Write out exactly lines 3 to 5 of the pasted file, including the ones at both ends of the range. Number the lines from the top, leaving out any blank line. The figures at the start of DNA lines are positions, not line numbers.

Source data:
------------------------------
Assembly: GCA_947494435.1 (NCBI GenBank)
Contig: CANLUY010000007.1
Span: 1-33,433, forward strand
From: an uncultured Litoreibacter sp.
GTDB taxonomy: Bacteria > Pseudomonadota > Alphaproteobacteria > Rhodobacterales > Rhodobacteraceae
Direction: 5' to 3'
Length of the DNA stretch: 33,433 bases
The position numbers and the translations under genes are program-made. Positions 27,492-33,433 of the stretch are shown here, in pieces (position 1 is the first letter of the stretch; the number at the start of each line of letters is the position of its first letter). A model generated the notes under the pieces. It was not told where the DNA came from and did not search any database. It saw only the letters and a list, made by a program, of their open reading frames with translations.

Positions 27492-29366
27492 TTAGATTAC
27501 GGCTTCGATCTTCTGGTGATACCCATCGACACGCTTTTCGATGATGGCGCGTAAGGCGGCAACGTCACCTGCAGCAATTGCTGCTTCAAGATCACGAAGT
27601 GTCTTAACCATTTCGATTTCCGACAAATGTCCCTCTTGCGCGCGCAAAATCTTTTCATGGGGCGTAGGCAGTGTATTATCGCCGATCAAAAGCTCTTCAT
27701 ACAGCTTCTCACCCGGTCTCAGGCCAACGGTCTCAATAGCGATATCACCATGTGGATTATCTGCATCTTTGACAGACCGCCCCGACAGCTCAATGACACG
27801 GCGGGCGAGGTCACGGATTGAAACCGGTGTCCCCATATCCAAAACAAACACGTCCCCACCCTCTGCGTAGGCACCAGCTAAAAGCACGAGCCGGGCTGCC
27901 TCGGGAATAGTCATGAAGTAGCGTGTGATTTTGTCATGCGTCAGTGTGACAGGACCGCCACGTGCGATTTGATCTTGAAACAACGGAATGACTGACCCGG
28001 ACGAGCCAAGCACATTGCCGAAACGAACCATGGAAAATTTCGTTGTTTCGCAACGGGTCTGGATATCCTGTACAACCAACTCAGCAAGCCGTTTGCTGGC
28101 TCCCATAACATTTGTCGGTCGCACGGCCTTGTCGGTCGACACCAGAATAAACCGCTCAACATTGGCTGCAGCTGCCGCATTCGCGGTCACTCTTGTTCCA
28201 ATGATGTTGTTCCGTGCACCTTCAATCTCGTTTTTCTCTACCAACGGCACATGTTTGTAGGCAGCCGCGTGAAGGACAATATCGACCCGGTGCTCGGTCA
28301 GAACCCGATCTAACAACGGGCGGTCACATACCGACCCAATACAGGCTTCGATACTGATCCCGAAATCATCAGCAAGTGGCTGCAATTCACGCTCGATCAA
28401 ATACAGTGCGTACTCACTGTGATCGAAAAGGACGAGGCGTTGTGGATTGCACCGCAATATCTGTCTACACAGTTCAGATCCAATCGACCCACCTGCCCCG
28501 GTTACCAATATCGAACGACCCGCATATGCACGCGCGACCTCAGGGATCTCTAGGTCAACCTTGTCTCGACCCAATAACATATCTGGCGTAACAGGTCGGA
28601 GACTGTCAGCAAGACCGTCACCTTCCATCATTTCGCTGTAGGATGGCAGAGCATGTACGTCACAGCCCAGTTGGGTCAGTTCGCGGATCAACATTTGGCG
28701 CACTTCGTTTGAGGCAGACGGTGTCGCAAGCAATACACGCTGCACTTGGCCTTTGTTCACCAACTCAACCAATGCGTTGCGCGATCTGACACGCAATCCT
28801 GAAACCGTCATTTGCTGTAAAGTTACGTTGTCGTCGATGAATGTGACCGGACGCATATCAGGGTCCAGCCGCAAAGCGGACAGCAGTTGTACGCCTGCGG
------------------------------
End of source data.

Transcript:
Span: 1-33,433, forward strand
From: an uncultured Litoreibacter sp.
GTDB taxonomy: Bacteria > Pseudomonadota > Alphaproteobacteria > Rhodobacterales > Rhodobacteraceae